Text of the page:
The identical positioning of the figures in a pray like pose aims to highlight a shifting in values and misplaced idealism towards monetary remuneration. Actually one of the easiest sculptures to create it has become one of the most popular and resonated with the public.



Of of Jason's first pieces in Grenada. The piece worked so well in its coral corridor that it inspired the remaining works to be constructed to form the complete sculpture garden.



 A classical still life which is continuously changing and inscribed by prevailing conditions.




The entire installation is comprised of over 450 figurative pieces based on real life models and took over 2 years to construct. The diamond formation is engineered to dissipate strong currents and designed to collect coral polyps after the annual spawning.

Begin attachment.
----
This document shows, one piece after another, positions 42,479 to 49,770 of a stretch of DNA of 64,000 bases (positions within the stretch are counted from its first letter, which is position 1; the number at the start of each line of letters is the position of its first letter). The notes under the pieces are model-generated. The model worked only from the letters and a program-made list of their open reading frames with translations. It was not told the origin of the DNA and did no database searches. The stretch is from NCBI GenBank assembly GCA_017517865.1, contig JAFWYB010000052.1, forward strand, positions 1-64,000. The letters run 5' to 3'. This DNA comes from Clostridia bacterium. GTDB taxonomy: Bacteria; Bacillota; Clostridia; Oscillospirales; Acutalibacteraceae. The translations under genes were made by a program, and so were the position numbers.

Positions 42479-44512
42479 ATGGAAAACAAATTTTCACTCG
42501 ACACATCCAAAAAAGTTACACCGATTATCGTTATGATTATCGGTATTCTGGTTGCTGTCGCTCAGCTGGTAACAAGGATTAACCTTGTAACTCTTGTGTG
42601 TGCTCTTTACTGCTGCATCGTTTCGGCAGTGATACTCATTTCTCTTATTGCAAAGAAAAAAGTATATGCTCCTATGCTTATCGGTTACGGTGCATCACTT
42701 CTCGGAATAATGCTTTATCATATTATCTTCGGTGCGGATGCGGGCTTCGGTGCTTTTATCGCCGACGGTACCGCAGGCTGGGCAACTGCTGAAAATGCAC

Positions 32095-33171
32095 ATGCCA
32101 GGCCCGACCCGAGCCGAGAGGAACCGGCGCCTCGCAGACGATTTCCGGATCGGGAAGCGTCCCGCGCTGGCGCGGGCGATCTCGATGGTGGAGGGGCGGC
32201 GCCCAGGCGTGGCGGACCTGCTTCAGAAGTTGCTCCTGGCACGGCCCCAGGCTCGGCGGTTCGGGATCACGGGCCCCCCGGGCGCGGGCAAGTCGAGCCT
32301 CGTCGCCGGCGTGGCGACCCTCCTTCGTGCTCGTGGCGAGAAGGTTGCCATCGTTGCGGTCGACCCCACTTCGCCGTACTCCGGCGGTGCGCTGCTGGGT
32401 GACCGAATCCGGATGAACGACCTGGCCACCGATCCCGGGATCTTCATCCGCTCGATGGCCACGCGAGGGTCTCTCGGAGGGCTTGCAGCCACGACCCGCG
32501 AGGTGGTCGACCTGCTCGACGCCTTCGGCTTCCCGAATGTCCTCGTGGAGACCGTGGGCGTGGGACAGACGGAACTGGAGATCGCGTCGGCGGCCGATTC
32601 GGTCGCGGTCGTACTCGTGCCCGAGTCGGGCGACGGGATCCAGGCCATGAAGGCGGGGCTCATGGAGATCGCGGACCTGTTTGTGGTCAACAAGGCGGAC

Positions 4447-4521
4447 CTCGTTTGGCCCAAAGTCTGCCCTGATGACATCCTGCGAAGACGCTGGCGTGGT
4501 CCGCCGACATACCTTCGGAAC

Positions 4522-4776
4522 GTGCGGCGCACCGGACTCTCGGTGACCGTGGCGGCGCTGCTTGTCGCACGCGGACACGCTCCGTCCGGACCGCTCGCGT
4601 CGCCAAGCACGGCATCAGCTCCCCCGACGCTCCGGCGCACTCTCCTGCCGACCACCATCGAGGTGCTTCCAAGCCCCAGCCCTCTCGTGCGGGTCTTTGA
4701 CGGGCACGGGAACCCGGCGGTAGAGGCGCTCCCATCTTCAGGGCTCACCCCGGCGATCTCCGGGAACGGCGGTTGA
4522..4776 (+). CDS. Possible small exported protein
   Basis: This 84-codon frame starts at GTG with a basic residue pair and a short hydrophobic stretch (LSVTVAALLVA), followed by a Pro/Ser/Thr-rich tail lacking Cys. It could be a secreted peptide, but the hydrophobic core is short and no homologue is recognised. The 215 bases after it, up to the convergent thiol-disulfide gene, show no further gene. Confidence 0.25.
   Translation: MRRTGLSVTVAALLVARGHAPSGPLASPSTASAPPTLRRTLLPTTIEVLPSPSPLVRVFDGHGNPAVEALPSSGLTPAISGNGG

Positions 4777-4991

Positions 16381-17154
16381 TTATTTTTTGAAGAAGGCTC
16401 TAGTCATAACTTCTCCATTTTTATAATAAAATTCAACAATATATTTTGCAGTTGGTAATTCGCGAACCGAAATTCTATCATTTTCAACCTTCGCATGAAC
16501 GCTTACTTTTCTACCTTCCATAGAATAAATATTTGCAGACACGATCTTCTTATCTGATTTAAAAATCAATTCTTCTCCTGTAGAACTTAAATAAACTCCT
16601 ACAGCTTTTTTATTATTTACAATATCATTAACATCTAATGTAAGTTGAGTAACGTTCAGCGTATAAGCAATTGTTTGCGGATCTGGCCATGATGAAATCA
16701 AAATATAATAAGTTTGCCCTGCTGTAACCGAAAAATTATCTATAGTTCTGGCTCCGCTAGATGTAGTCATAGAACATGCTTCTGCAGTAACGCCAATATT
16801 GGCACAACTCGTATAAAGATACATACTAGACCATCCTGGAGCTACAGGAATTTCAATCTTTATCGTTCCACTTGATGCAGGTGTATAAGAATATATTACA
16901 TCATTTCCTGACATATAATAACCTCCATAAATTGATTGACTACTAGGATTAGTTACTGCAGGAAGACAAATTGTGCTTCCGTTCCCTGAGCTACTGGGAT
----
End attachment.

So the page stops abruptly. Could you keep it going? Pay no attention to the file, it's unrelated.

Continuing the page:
At night a divers torch illuminates the true colors of the corals and sponges.


Detail of Brian. The eye area has been colonized by a bright red sponge after around 2 years submersion.


A school of Bar Jacks take refuge from Barracudas within the formation of the "The Silent"




"The Banker" located on 12-foot-deep flat stretch of sand features a internal living space between the legs for crustaceans to breed and inhabit.



Following record high sea temperatures in Mexico algal blooms have formed over the pieces. This in turn is then harvested by local fish species.

end

Monday, May 7, 2018

New Gallery Representation:


left: Brightly Lit Woods pastel $2450.  middle: Red Progressions, oil 48 x 72 $13250.
right: All Over Sunset study pastel  approx. 13 x 18   $2150. 


I am happy to announce my new gallery representation in Santa Fe, NM